11. Annette Bunge: developing the principles in percutaneous absorption using chemical engineering principles.

    Science.gov (United States)

    Stinchcomb, A L

    2013-01-01

    Annette Bunge and her research group have had the central theme of mathematically modeling the dermal absorption process. Most of the research focus has been on estimating dermal absorption for the purpose of risk assessment, for exposure scenarios in the environment and in the occupational setting. Her work is the basis for the United States Environmental Protection Agency's estimations for dermal absorption from contaminated water. It is also the basis of the dermal absorption estimates used in determining if chemicals should be assigned a 'skin notation' for potential systemic toxicity following occupational skin exposure. The work is truly translational in that it started with mathematical theory, is validated with preclinical and human experiments, and then is used in guidelines to protect human health. Her valued research has also extended into the topical drug bioavailability and bioequivalence assessment field.

  12. Fiber Optic Chemical Nanosensors Based on Engineered Single-Walled Carbon Nanotubes

    Directory of Open Access Journals (Sweden)

    M. Consales

    2008-01-01

    Full Text Available In this contribution, a review of the development of high-performance optochemical nanosensors based on the integration of carbon nanotubes with the optical fiber technology is presented. The paper first provide an overview of the amazing features of carbon nanotubes and their exploitation as highly adsorbent nanoscale materials for gas sensing applications. Successively, the attention is focused on the operating principle, fabrication, and characterization of fiber optic chemosensors in the Fabry-Perot type reflectometric configuration, realized by means of the deposition of a thin layer of single-walled carbon nanotubes (SWCNTs upon the distal end of standard silica optical fibers. This is followed by an extensive review of the excellent sensing capabilities of the realized SWCNTs-based chemical nanosensors against volatile organic compounds and other pollutants in different environments (air and water and operating conditions (room temperature and cryogenic temperatures. The experimental results reported here reveal that ppm and sub-ppm chemical detection limits, low response times, as well as fast and complete recovery of the sensor responses have been obtained in most of the investigated cases. This evidences the great potentialities of the proposed photonic nanosensors based on SWCNTs to be successfully employed for practical environmental monitoring applications both in liquid and vapor phase as well as for space. Furthermore, the use of novel SWCNTs-based composites as sensitive fiber coatings is proposed to enhance the sensing performance and to improve the adhesion of carbon nanotubes to the fiber surface. Finally, new advanced sensing configurations based on the use of hollow-core optical fibers coated and partially filled by carbon nanotubes are also presented.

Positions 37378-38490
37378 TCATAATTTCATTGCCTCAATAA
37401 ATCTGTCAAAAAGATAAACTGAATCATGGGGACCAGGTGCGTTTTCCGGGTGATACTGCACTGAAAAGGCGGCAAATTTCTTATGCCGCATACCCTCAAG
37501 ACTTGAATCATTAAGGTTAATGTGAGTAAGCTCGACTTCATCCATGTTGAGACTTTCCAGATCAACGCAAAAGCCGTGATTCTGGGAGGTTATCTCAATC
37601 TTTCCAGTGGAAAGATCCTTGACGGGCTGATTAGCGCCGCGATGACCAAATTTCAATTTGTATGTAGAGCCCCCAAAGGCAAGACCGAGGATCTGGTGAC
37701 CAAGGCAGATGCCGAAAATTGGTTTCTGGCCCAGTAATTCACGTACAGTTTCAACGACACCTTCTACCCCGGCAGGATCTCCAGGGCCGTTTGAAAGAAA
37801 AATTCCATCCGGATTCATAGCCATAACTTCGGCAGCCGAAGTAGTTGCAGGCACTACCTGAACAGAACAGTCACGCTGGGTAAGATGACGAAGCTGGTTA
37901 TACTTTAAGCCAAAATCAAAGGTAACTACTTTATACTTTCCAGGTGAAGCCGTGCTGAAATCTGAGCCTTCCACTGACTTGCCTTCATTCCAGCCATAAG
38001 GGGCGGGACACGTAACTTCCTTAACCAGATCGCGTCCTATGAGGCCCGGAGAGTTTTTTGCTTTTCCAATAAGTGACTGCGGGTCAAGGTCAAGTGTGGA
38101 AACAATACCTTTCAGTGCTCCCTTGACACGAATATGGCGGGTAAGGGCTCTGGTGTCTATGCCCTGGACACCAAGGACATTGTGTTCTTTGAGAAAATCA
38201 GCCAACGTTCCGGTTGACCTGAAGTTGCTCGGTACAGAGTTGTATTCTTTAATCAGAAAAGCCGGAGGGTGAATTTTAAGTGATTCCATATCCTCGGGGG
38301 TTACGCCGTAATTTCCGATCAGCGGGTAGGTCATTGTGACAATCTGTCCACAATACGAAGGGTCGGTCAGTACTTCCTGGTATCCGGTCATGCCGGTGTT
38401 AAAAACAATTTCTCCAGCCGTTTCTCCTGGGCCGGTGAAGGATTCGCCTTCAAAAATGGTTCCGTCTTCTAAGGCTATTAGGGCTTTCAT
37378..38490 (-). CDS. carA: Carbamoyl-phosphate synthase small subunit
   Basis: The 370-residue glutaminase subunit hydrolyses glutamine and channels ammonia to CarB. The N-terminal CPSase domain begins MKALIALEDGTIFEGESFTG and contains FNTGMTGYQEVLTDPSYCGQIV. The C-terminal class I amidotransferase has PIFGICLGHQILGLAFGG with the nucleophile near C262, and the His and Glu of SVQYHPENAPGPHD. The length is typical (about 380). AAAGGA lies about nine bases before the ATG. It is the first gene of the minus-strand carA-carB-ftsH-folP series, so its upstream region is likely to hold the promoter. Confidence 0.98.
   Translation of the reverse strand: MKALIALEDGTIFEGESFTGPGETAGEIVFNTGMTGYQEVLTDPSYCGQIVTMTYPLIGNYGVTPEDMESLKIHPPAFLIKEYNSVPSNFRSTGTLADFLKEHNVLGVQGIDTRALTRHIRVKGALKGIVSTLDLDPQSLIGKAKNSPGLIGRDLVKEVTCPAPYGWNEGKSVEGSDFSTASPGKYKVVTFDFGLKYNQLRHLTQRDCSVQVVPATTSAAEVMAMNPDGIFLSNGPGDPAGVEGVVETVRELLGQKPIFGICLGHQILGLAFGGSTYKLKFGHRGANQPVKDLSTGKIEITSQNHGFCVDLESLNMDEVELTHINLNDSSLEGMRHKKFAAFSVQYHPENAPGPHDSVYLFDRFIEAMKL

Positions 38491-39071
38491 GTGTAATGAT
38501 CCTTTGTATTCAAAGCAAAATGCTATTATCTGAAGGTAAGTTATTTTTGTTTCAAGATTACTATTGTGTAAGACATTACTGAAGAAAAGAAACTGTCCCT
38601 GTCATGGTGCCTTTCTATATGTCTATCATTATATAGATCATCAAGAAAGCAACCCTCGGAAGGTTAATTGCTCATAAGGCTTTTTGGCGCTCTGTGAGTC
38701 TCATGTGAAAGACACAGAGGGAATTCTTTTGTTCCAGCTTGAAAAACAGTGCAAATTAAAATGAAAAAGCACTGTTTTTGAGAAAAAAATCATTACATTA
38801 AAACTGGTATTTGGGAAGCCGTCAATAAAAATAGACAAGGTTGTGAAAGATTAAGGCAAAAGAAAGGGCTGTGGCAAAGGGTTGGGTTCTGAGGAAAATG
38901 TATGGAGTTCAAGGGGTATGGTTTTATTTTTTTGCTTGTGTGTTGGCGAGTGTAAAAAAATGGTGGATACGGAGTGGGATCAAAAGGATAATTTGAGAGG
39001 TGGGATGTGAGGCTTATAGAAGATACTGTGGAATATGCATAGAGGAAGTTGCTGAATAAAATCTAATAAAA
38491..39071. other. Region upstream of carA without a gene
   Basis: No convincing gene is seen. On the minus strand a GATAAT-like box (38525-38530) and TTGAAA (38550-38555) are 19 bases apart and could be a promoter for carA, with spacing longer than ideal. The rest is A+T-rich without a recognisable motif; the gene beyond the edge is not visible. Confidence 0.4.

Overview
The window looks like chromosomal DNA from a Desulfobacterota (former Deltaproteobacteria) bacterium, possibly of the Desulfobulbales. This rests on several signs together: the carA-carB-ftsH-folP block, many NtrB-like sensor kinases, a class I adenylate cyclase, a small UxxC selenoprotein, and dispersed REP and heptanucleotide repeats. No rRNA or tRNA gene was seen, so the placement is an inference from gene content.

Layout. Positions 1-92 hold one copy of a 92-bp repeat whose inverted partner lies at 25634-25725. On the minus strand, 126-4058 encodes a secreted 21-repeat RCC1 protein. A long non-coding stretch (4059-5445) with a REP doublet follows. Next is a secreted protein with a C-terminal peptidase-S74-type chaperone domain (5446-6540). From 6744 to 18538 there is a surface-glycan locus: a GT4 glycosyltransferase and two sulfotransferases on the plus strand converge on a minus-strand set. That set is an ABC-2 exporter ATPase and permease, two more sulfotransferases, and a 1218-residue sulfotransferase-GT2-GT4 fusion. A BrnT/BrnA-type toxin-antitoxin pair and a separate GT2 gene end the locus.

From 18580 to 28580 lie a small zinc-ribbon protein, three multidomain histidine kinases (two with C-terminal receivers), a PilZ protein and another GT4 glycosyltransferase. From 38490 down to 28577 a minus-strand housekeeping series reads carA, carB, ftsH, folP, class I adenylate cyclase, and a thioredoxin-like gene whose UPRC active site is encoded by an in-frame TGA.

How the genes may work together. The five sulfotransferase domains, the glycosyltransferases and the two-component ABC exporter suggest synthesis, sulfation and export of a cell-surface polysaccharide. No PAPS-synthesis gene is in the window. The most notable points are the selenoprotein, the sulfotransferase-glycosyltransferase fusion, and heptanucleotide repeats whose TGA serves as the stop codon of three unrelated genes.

13. Chemical functionalization of surfaces for building three-dimensional engineered biosensors

    Science.gov (United States)

    Marques, Marco E.; Mansur, Alexandra A. P.; Mansur, Herman S.

    2013-06-01

    This study presents a new approach for developing biosensors based on enzymatic systems with designed three-dimensional structures. Silica glass slides were chemically functionalized at surfaces by reacting with organosilanes, 3-mercaptopropyltriethoxysilane (MPTES), and 3-aminopropyltriethoxysilane (APTES), using sol-gel process at room temperature. The functionalization of the supports was characterized by contact angle measurements and FTIR spectroscopy. The first enzyme layer was covalently immobilized to the support by a bi-functional linker (glutaraldehyde). The second enzyme layer was deposited using the protein conjugation method based on the high affinity "avidin-biotin" interactions. Each enzyme was biotinylated before being added to the nanostructured system and avidin was used as the binder between consecutive enzyme layers. The biochemical response was assayed at all stages to certify that the enzymatic bioactivity was retained throughout the entire layer-by-layer (LBL) process. The model of building 3D-enzymatic systems was evaluated using the enzymatic structure with glucose oxidase (GOx) and horseradish peroxidase (HRP). It was verified that the amino-modified support presented the highest bioactivity response compared to the other chemical functionalities. Moreover, the bienzyme nanostructure demonstrated relevant biochemical activity upon injecting the glucose substrate into the system. Finally, as a proof of concept, the bienzyme systems were assayed using real samples of regular and sugar-free soft drinks where they effectively behaved as structured biosensor for glucose with the built-in 3D hybrid architecture. Based on the results, it can be foreseen the development of promising new nanomaterials for several analytical applications such as monitoring the quality of food and beverages for nutrition purposes.

  14. A chemical engineering model for predicting NO emissions and burnout from pulverised coal flames

    Energy Technology Data Exchange (ETDEWEB)